Bishops to remain in Lords under proposed reforms

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A proposal to reform the House of Lords by making it entirely elected has been put forward by the government.

There have been complaints from the British Humanist Association that the Ministry of Justice White Paper envisages the retention of the 26 bishops of the Church of England who sit in the Lords.

The Archbishops of Canterbury and York, the Bishops of London, Durham and Winchester have the right to sit in the Upper House, along with the 21 longest-serving diocesan bishops.

The House of Lords has voted against many of the gay rights legislation brought forward by the current government.

Between 1998 and 2000, they rejected laws to equalise the age of consent so often that the Commons had to over-rule them.

The House of Lords was partially reformed in 1999, when all but 92 of the hereditary peers were removed. A Commons vote in 2003 failed to find a way forward.

Justice Secretary Jack Straw laid out his latest proposals yesterday. It is unlikely any moves to reform the Lords will be made before the next general election.

“In March 2007 the House of Commons voted then for a wholly elected second chamber, and for a mainly elected second chamber and rejected all other alternatives by a large margin,” Mr Straw said yesterday.

“Their Lordships took a different view and voted for a fully appointed second chamber and rejected all other alternatives by a large margin.

“The White Paper sets out how a wholly or mainly elected second chamber might be created within a bicameral legislature in which the House of Commons retains primacy.”

The proposals from the Ministry of Justice include Lords being elected to serve a single, non-renewable term of between 12 and 15 years.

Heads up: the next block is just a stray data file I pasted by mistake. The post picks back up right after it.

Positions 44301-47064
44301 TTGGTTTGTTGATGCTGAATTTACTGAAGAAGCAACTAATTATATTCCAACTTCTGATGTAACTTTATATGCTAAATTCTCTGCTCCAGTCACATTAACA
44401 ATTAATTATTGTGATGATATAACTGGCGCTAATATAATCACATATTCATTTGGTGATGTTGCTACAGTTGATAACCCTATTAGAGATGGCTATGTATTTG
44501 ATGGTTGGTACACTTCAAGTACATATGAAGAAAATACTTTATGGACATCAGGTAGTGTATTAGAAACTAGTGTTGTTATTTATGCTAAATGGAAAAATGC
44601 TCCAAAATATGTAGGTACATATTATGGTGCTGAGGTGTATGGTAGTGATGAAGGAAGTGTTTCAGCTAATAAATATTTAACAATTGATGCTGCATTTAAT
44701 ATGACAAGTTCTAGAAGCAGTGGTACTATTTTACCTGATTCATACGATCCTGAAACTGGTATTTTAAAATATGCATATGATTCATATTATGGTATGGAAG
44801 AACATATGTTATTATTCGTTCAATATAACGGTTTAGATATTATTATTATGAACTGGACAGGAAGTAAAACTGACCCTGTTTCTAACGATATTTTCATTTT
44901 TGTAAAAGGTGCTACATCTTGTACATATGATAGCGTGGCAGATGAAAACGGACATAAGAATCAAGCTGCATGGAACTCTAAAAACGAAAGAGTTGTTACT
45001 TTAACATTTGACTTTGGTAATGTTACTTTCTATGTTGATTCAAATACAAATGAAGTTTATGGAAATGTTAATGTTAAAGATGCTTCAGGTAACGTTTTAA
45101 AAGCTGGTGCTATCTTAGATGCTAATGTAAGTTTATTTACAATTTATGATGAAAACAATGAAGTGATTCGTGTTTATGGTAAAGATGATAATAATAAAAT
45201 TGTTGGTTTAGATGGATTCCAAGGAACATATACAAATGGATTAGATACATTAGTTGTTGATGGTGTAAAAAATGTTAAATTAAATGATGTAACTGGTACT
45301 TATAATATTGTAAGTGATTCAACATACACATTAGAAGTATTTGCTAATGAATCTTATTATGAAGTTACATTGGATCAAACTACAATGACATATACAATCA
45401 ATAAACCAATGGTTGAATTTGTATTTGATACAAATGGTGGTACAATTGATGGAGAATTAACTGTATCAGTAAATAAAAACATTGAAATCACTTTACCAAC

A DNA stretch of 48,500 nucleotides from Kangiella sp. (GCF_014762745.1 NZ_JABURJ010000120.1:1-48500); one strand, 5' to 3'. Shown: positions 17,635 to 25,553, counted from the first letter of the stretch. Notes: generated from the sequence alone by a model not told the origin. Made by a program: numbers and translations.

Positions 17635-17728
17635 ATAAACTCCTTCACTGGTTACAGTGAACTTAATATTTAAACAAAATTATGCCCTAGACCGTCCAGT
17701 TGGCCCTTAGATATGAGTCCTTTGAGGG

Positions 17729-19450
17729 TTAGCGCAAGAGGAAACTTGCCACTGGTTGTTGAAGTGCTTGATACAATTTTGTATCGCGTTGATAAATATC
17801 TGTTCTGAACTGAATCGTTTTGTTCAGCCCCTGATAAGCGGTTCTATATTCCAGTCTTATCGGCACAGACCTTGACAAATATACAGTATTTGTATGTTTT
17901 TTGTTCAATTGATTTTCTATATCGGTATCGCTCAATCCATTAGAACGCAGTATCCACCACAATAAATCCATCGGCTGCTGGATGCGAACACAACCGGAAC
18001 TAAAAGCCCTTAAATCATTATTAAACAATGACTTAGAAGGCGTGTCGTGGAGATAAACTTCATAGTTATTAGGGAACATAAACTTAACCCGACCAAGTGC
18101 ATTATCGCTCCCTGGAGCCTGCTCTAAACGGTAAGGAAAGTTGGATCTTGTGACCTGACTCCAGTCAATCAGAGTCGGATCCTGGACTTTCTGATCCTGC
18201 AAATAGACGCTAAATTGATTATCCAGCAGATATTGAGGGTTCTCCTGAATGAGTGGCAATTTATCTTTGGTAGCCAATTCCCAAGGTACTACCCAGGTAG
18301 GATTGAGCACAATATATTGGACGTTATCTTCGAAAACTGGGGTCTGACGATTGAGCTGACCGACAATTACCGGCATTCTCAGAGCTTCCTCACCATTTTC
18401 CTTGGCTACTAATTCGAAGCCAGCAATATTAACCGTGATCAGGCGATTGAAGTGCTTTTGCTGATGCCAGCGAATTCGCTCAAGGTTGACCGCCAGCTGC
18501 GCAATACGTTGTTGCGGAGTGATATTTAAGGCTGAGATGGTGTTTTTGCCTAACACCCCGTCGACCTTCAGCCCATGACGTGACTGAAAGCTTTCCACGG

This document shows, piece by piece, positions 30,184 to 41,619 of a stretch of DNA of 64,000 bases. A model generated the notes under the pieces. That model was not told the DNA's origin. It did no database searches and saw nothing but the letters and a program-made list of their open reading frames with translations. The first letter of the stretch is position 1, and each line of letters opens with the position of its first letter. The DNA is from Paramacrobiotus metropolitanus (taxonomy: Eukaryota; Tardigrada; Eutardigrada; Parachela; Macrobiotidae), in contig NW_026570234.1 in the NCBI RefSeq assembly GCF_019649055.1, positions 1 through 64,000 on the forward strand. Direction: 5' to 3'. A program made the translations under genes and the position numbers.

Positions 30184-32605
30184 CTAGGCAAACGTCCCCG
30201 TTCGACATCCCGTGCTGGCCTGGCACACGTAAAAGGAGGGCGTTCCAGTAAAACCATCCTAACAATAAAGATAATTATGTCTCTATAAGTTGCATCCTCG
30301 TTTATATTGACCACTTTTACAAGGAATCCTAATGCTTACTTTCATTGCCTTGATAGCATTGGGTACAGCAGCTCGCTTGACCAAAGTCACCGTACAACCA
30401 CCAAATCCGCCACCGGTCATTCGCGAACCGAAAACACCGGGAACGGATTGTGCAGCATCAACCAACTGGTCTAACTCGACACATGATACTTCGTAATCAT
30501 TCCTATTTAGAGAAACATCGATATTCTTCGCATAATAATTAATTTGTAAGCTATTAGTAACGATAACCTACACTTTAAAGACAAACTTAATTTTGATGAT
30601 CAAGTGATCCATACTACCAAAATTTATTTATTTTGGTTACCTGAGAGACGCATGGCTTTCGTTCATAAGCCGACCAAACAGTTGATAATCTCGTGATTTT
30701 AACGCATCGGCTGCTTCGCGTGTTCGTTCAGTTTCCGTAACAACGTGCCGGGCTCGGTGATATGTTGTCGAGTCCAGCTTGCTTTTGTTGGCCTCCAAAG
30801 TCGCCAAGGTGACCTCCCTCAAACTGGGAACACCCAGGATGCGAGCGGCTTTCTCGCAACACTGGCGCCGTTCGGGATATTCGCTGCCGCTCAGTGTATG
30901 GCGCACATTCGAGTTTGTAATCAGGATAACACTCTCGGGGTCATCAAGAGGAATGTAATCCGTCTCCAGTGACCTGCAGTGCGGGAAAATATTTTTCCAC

Elections would be held at the same time as MPs, with peers representing larger constituencies.

A cut in Lords membership from the current 745 to between 400 and 450 is proposed.

“The White Paper does not take a view between the options of either a 100% or an 80% elected second chamber, but the White Paper includes detail on a possible 20% appointed element, should the latter option be chosen,” said Mr Straw.

“There would then be a statutory appointments commission and published criteria for appointments. Any appointed members would serve for three electoral cycles in the same way as elected members.

“If the second chamber became fully elected, there could be no seats appointed or reserved, including for Church of England bishops.

“But in recognition of the wide and important role played by the Lords Spiritual in the life of the nation and the special constitutional position of the Church, we propose that their representation should continue in a mainly elected House.

“In that instance, their numbers would not contribute to the 20% appointed element.”

The British Humanist Association (BHA) has urged the Government to ensure that there will be no reserved places for bishops.

Andrew Copson, BHA Director of Education and Public Affairs, said:

“The UK is the only Western democracy to give religious representatives the automatic right to sit in the legislature.

“Modern Britain is a society with a great diversity of religious and non-religious beliefs and it is outrageous that both Labour and Conservatives are proposing that this anachronistic policy should continue.

“The claim that Bishops are uniquely qualified to provide ethical and spiritual insights is factually incorrect and offensive.

“Religious ‘leaders’ cannot speak for the whole population – their views are often controversial and rejected by people with equally deeply held religious or ethical convictions.”

The BHA said that the Anglican Church claims only 1,650,000 members in the UK and its Sunday services are attended by only about 1.9% of the adult population.

12% of the adult population are members of any church.

Many polls have provided evidence of high levels of unbelief in the UK.

The Ministry of Justice White Paper said a discussion would be needed to decide what to do with the current life peers and sets out three options for managing the transition.

First, for all existing life peers to leave in tranches, allied to the three electoral cycles; secondly, for all to leave on the third cycle; and thirdly, to remain as now for life.

“We are now keen for there to be a wide-ranging and thorough debate on our proposals,” Mr Straw said.

“But I hope that all members of the cross-party group share my view that to have got this far on such an important but highly complex issue is a considerable achievement.”